POLITICS NOVEMBER 24, 1979
The Des Moines Register is throwing a party and Jerry Brown’s not invited. So come January, Brown will have to stand out in the cold while President Carter and Senator Edward Kennedy square off under the warmth of television camera lights in the Register’s presidential candidates debate. Brown would like to bask in the warmth too. But the Register’s editors say no.
The editors have invited only those presidential candidates who, they said, are “genuinely competing” for votes in the Iowa caucuses. Kennedy, who has called Iowa his big test, and Carter, who was there first, have a great deal of money and people invested in Iowa: that’s why they were invited. Brown doesn’t even have a campaign office in the state. “He is a presidential candidate but he is not a candidate in Iowa,” the Register’s editorial page editor, Gil Cranberg, said. On that basis, Brown was not included in the debate.
Brown isn’t very happy about the exclusion. On NBC’s “Meet The Press,” he said it was “an outrage.” He forlornly dubbed the exclusion a “gag rule” and said it was “totally inconsistent with freedom of the press.”
James Gannon, the Register’s executive editor and the person who conceived the debate, said that Brown has made no attempt to get Iowa votes. He also feels that Brown has snubbed his paper. Gannon recalled that Cranberg tried repeatedly without success last August to arrange a telephone interview with the California governor. The transcript of the interview was to be published on the newspaper’s editorial page. But, according to Cranberg, all they got from Brown was “the run-a-round.”
Gannon said that now there is a chance for national publicity. Brown suddenly is interested. But as far as the Register’s editors are concerned, it’s too late for that. “Brown can’t have it both ways,” Gannon said. What he means is that Brown can't ignore the Register and then expect an invitation to the party.
Gannon insists that his newspaper’s motive in excluding Brown is not that of the jilted damsel. He said the debate was conceived for the benefit of Iowans and was not intended to be a nationally televised event. “My first responsibility is to the people of [Iowa],” Gannon said. “I'm not responsible to Brown.”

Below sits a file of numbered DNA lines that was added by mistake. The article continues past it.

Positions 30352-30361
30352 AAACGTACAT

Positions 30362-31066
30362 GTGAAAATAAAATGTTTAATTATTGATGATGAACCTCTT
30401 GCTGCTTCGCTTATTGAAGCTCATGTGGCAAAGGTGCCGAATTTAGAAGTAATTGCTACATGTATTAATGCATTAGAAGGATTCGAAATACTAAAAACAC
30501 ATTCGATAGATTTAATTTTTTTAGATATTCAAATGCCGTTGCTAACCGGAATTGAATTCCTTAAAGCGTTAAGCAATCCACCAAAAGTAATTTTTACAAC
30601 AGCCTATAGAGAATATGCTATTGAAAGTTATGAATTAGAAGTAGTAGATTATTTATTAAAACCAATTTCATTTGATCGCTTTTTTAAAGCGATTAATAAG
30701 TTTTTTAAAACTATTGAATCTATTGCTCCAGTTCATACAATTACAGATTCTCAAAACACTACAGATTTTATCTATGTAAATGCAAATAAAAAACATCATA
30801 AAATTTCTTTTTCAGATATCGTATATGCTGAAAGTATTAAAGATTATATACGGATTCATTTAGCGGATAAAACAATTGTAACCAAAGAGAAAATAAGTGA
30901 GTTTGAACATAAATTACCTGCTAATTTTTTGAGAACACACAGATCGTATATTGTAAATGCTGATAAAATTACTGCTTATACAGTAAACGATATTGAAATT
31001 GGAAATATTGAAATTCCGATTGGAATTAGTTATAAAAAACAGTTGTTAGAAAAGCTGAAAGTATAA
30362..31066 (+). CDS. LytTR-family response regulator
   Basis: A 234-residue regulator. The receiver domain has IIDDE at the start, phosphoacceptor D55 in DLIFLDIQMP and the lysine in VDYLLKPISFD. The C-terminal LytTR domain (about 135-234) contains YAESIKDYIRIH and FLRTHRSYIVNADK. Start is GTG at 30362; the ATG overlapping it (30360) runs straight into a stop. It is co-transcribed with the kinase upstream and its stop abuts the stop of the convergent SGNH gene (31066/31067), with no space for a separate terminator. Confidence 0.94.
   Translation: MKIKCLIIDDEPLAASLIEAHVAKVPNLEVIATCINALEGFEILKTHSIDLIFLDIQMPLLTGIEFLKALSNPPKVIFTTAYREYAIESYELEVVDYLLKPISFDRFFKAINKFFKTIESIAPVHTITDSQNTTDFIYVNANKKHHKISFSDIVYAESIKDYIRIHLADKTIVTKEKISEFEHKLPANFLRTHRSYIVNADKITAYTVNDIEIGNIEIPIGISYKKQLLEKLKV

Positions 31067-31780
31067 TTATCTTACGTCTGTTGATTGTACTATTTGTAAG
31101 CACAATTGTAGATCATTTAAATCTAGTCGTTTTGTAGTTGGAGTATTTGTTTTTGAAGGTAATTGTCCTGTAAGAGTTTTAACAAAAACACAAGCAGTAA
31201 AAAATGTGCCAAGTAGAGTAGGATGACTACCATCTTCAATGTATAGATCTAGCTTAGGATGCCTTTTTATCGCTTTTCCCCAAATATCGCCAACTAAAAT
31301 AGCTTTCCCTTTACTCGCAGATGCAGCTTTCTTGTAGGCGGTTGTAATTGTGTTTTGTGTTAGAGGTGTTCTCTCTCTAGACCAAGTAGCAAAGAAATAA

The Register claims to be responsible first to Iowa. But what service is it to Iowans to prevent them from hearing Brown? The Register didn’t ask the people of Iowa whether they wanted to see how Brown stacks up against Carter and Kennedy. It decided that because Brown didn’t seem interested, Iowans shouldn't see Brown debate his opponents face to face.
The disservice is not restricted to Iowa. The Register said the debate was not proposed with the idea that it would be a nationally televised event and is proceeding on that basis. Whether the debate was intended strictly for Iowans makes no difference. If the president is debating his political opponents for reelection, it’s a safe bet the event will be covered live and in color by the networks and broadcast coast to coast. In a national context, the Register’s reason for excluding Brown seems even more obtuse. The Register doesn't think anyone in the country should see Carter, Kennedy, and Brown debate because Brown has ignored Iowa?
Because the Register is a private institution, it can invite whomever it wishes to debate. That is the law, but an institution of the Register’s character might be expected to aspire to a higher standard of fairness. A debate like this instantly becomes the kind of national event that makes or breaks candidates. If the Register excludes Brown from this debate, it is virtually saying he is not a viable candidate. That is something the voters should decide, not a newspaper.
This article originally appeared in the November 24, 1979, issue of the magazine.